Q: I was terminated in March of 2010. I am not sure how COBRA works. Do I have to contact my former company’s benefits office to enroll? How do I know if I am eligible? I hear the rates are horrible. How can an unemployed person pay COBRA if they don’t have an income?
A: I am sorry that you were terminated and are confused about Consolidated Omnibus Budget Reconciliation Act (COBRA) and your benefits options. Most employers are required to offer COBRA to employees upon termination or resignation. There may be some exceptions. If an employee is terminated for “gross misconduct,” then the former employee can be denied COBRA rights. Generally however, employees that were enrolled in an employer’s plan(s) have specific rights to continue those benefits for both themselves and their qualified beneficiaries.
COBRA only applies to companies that employ 20 or more employees. In Massachusetts (and many other states), there are “Mini-COBRA” laws. Mini-COBRA provides the continuation of health benefits to employees of small businesses (2-19 employees). Mini-COBRA laws are similar to COBRA but there are variations between states. For more on Massachusetts Mini-COBRA laws, visit www.mass.gov/doi.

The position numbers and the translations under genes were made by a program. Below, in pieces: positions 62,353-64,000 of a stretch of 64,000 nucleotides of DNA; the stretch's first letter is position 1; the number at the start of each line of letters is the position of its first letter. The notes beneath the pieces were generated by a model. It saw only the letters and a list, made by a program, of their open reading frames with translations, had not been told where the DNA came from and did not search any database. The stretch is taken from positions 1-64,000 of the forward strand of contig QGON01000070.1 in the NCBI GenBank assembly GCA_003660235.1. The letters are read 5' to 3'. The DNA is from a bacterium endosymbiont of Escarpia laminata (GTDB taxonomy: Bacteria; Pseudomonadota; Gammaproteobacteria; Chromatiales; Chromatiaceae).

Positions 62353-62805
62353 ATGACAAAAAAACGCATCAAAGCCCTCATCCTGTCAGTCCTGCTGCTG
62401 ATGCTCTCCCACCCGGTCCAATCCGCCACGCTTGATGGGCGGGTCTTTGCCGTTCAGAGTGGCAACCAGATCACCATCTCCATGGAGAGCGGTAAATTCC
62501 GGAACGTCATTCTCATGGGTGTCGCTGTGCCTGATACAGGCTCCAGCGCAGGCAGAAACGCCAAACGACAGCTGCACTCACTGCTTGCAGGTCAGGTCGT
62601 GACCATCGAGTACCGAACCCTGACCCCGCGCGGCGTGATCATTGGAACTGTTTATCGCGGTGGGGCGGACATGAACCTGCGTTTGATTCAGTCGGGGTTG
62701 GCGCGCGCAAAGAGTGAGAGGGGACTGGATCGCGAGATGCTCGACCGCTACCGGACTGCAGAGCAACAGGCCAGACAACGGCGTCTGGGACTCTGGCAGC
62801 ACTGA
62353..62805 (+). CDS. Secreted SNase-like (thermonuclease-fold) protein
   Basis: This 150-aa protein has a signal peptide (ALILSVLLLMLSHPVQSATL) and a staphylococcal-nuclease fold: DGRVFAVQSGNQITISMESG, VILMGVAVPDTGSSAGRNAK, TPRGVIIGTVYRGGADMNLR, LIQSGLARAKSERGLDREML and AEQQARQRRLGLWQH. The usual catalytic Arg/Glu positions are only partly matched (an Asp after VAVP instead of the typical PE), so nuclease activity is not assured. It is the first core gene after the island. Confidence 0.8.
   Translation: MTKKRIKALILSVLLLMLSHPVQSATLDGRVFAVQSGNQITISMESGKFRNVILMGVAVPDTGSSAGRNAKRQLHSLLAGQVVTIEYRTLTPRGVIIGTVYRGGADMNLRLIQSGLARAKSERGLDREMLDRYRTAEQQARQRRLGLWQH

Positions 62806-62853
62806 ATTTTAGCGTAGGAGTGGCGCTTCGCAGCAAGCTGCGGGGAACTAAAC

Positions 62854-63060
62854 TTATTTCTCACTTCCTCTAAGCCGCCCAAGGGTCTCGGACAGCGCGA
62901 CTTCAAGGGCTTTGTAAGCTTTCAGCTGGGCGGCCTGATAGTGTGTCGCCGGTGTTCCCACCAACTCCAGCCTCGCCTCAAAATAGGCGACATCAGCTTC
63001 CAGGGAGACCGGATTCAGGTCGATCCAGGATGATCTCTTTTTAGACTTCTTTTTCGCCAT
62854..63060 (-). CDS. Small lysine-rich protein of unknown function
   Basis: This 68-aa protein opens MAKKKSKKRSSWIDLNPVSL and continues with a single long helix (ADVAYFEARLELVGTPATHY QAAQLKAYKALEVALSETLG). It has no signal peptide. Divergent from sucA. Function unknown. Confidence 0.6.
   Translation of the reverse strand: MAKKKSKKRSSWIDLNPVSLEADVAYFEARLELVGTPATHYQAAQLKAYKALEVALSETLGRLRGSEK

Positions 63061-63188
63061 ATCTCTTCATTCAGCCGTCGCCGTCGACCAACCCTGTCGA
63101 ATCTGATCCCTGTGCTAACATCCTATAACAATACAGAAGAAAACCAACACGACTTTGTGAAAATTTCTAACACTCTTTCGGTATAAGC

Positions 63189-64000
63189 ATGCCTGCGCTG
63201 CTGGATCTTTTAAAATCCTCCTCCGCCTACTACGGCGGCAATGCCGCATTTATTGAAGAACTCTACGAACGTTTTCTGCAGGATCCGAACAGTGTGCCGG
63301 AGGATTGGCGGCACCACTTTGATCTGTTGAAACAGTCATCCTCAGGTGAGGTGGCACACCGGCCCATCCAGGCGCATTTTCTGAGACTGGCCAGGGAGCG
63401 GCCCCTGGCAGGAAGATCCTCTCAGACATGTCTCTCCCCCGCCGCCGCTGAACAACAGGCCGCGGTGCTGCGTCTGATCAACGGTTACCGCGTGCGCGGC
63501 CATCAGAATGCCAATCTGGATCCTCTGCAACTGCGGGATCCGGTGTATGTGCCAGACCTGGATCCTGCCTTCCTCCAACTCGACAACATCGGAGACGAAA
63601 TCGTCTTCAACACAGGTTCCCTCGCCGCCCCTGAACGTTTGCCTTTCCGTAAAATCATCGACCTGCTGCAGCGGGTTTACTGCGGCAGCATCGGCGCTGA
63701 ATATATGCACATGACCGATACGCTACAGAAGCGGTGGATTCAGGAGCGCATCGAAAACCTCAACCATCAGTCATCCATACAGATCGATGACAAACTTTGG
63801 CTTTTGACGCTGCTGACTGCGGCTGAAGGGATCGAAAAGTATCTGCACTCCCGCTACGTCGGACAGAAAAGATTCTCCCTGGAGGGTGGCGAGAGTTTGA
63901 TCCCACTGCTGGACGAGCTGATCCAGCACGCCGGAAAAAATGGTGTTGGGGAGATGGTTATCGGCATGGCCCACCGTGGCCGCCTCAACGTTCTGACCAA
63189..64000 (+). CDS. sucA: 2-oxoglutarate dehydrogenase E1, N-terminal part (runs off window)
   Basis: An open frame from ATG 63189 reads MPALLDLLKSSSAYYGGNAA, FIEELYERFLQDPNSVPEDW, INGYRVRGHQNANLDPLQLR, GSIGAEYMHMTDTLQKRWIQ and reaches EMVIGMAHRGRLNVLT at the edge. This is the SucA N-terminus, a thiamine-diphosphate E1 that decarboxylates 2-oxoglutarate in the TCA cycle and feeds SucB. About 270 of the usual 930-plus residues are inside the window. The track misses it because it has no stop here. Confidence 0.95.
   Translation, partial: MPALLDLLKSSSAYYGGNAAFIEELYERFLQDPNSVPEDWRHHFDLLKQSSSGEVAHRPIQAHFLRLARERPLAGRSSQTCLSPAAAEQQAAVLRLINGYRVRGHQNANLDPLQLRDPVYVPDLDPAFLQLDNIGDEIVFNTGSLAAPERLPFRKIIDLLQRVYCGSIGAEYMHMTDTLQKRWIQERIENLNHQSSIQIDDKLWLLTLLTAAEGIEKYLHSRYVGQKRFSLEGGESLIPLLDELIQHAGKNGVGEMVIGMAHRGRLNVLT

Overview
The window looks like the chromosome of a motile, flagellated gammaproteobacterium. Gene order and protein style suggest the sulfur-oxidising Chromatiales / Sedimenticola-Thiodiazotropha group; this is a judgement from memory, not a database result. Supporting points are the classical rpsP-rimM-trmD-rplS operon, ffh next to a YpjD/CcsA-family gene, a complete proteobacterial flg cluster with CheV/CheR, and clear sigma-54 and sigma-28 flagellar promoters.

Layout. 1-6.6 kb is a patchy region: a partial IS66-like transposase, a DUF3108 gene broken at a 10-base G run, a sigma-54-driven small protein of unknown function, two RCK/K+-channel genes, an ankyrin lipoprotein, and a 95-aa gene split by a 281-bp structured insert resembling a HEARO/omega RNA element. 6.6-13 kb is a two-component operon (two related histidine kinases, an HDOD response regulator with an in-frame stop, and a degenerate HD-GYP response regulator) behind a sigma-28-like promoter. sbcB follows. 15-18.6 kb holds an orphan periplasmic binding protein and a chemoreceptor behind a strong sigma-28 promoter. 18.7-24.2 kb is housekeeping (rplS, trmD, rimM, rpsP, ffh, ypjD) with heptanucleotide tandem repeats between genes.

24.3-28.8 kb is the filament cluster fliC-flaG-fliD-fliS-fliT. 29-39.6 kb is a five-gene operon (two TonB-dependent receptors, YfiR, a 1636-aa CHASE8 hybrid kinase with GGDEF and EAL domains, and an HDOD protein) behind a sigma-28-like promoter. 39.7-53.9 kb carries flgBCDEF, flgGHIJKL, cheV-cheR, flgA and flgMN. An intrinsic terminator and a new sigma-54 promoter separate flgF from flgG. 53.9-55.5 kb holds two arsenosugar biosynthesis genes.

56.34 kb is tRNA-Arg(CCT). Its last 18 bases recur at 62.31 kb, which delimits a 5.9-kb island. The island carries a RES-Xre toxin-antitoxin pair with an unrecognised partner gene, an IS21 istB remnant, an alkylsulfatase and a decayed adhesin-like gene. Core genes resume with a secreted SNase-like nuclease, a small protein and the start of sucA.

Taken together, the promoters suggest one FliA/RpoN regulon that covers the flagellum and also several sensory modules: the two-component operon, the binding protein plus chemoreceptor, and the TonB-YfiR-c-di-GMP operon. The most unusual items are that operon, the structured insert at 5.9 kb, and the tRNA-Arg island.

If your former employer is required to comply with COBRA and you are eligible for COBRA, you should have been mailed information regarding your COBRA rights. You should have had the opportunity to review the information carefully. If you wish to continue your benefits, you are required to take action. You may want to contact your former employer to ensure that they have your current mailing address.
The Department of Labor provides both a general overview of COBRA as well as Frequently Asked Questions (FAQs) on their website. COBRA is a bit tricky but it a worthwhile option for many. You can learn more by visiting http://www.dol.gov/dol/topic/health-plans/cobra.htm.
COBRA rates can be expensive. Your former employer can charge you 102% of the premiums. While you were actively employed, your employer may have been contributing a significant portion to the costs of your medical and/or dental benefits. Your former employer will likely discontinue their portion of contributions so the financial burden can become a challenge. You may want to evaluate other options if they are available to you. You may want to consider a spouse or partner’s benefits plans at this time. These may be less expensive options than purchasing benefits through COBRA. Additionally, COBRA is a valuable benefit for many who have lost coverage, but it is temporary coverage. The maximum period of time that you may participate in COBRA benefits is usually 18 months. Extensions are available but certain conditions must be met.
You also may want to research The American Recovery and Reinvestment Act of 2009 (ARRA), as amended on March 2, 2010 by the Temporary Extension Act (TEA). In short, these Acts offer certain individuals a substantially reduced COBRA rate if the eligible employee was involuntarily terminated between September 1, 2008 and March 31, 2010. Certain conditions must be met for a former employee to be eligible. Your employer is required to provide information about the subsidy to you if you are an eligible individual. For more information, visit www.dol.gov/ebsa/cobra.html.